originally published September 17, 2013
I’m going to slip a little swoosh into my gait today and alter my stride somewhat. Instead of simply telling the story of today’s subject, I’m going to bury the lead about as deep as I can, relating the story of this man’s life while leaving his name behind the final curtain. Why do I do this? Well, sometimes you start with dessert and eat your way backwards. Sometimes you take the long way back home, either because you want to check out the scenery or else allow the long version of “In-A-Gadda-Da-Vida” to play out. Sometimes it’s just fun.
This man is a famous person, one with whom most people in the English-speaking western world be familiar. The hero of this story has commanded a far more interesting life than one might expect, given the sliver of it which we have seen.
So dip your brain-bacon into your thinking-eggs and see if you can’t deduce our mystery guest’s identity. If you’re up on your obscure trivia, or maybe if you’re simply a big enough fan to have this knowledge padlocked to the front table of your readily-available mental hors d’oeuvres, then you’ll pick this up right away. For the rest of us, let’s peel through this guy’s backstory and see where it takes us.
Born in Wales to Norwegian parents, our story’s hero had a rough childhood. When he was three, his older sister died from appendicitis, and a few weeks later his distraught father perished from pneumonia on a fishing trip in the Antarctic. I don’t know why anyone would travel from the UK to the Antarctic just to go fishing. There weren’t any good seafood restaurants in his little corner of the island, I guess.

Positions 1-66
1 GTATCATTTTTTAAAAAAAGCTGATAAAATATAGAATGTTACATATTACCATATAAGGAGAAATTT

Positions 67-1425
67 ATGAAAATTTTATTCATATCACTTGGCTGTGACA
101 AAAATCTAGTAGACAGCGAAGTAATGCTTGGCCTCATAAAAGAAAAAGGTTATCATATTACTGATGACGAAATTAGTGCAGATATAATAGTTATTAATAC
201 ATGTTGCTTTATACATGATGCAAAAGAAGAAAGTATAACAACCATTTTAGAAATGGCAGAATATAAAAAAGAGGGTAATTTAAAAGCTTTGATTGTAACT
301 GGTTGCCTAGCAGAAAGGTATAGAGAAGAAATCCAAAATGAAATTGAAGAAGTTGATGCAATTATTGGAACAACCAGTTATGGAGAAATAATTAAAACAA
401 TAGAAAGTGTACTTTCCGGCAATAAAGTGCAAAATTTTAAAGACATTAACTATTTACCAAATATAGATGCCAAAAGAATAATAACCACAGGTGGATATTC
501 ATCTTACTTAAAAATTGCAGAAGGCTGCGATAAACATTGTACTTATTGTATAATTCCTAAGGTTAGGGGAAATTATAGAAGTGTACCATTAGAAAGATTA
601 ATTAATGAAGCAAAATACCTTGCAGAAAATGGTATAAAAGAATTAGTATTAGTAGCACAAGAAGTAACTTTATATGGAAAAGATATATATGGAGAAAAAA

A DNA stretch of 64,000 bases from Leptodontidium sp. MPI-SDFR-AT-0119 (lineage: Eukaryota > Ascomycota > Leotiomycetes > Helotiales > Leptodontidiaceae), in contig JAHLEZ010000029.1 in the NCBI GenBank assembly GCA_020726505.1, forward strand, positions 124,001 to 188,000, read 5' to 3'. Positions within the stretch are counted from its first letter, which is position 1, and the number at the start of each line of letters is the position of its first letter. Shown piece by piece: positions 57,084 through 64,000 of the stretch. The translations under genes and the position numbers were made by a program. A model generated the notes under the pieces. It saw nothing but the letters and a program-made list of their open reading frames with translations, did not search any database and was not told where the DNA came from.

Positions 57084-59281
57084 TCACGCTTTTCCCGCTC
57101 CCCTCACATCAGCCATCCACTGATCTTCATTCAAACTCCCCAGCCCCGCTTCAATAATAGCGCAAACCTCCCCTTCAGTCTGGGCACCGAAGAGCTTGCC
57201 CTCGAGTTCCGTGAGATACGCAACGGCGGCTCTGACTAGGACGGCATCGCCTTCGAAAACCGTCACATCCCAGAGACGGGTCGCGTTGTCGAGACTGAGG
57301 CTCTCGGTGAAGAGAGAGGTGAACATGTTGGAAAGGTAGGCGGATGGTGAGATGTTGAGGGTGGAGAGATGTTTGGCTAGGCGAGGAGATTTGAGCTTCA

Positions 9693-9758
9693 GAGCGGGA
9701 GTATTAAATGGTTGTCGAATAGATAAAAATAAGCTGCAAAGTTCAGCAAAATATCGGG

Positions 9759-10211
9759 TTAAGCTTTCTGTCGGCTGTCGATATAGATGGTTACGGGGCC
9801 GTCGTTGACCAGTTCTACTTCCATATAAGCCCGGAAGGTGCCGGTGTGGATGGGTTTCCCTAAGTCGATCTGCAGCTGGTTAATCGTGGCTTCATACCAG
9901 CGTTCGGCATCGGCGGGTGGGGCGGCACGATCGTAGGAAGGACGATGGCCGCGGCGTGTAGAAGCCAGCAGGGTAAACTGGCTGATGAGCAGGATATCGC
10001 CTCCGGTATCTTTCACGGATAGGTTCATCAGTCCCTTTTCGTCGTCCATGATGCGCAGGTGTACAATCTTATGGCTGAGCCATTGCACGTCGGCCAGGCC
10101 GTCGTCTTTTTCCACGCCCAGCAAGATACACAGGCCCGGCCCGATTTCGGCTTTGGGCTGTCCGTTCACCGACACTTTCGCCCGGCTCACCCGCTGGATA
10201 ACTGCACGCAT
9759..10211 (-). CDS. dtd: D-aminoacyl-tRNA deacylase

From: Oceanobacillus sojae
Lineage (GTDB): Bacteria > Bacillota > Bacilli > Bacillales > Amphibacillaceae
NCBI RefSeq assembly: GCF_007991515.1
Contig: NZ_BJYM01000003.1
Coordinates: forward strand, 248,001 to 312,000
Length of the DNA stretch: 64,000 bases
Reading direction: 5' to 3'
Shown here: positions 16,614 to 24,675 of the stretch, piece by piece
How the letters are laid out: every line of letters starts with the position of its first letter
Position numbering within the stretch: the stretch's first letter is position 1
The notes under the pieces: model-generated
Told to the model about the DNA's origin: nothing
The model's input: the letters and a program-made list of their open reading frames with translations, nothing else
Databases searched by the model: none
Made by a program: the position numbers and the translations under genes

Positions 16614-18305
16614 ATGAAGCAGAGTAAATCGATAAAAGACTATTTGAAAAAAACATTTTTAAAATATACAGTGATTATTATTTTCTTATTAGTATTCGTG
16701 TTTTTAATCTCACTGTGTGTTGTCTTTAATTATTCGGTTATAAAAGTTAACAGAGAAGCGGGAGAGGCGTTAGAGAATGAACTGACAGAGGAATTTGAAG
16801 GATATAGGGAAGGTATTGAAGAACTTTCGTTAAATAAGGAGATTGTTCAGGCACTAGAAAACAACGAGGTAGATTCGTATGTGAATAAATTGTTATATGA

Our hero was a devious little shit of a child, at least according to the stories he himself has shared from that time in his life. He once replaced his sister’s fiancé’s pipe tobacco with goat droppings. Another time, he and some friends dropped a dead mouse into a jar of gobstoppers at the local candy shop, only because the lady who ran the shop was a grumpy old hag. This backfired when the boys were caught and caned by their headmaster while the hag stood there and cackled.
In November of 1939, our hero joined up with the Royal Air Force. He entered flight training in a class of seventeen young men, only three of whom would live to see the end of the war. One day in September of 1940, he was ordered to fly from his base in Egypt to Amiriya, then to Libya to refuel before landing at his squadron’s airstrip, 30 miles south of Mersa Matruh, near the Egypt/Libya border. Only problem was, the strip wasn’t where it was supposed to be. Our hero needed to land on the desert, where a boulder struck the underside of his plane and he crashed, fracturing his skull and temporarily blinding him. Turns out he’d accidentally been given orders that plopped him right in no-man’s-land, between the Allied and Italian forces. Whoops.
Our hero was taken to a first-aid post and nursed back to health. Before long he was back in the pilot’s seat, participating in the Battle of Athens. It’s hard to say how many bad guys our hero flicked from the sky, but he received credit for five aerial victories, enough to secure the chick-magnet title of ‘flying ace’. He was promoted to the rank of ‘flight lieutenant’ in August 1942. That’s when the really fun war-time assignment began.